After The Procedure Fainting (Unexplained)
You may be able to return home relatively soon after your procedure. Your doctor or nurse will give you instructions about at-home care following your procedure. At first there may be some minor discomfort near the incision site. These may include advice about lifting, checking the incision site, activity levels in the first few weeks, and how to use the hand-held MyCareLink Patient Monitor and patient assistant. In general, people who get an insertable cardiac monitor can perform almost all their normal activities. You’ll be able to swim, bathe, and exercise with your cardiac monitor without fear of harming it.
After the cardiac monitor is inserted, your doctor may schedule periodic office or clinic visits for routine check-ups. If you do experience a fainting spell, make sure you use your patient assistant (as advised) and let your doctor or clinic know. Your doctor will review heart rhythm recordings from your monitor to help determine whether you fainted due to an abnormal heart rhythm and to develop a treatment plan. When heart activity is recorded by the cardiac monitor during a fainting spell, your doctor will be able to "read" the signals. It may help your doctor to determine whether the cause of your unexplained fainting is related to an abnormal heart rhythm.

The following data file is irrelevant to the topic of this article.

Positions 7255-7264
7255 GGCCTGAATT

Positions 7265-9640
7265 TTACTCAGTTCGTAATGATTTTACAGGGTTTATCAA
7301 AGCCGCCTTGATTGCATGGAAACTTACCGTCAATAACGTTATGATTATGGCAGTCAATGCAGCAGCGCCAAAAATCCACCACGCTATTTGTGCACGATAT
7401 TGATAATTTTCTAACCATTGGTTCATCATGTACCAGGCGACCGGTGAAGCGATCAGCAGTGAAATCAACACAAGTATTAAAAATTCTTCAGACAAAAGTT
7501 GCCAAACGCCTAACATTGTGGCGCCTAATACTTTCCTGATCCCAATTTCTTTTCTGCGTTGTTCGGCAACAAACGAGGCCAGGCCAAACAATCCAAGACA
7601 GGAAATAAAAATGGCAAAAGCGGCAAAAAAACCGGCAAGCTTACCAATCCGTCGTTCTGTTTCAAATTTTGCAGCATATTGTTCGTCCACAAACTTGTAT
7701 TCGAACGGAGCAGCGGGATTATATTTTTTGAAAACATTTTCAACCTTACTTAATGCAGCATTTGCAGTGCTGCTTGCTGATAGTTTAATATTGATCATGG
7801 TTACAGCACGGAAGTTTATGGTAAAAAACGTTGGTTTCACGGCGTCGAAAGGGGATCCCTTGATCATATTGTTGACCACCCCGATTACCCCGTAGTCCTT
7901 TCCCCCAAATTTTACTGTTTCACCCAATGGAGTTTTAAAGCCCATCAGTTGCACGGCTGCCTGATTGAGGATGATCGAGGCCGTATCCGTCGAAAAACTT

An office or clinic visit usually lasts about 30 minutes or less. How often you see your doctor will depend on your condition and symptoms.
As directed by your doctor, when a fainting spell occurs, you or your family member should immediately place the small hand-held patient assistant over the insertable cardiac monitor and press the record symptoms (heart-shaped) button. This records the heart’s signal before, during, and after the unexplained fainting spell. The Patient Assistant is simple to use.
Information on this site should not be used as a substitute for talking with your doctor. Always talk with your doctor about diagnosis and treatment information.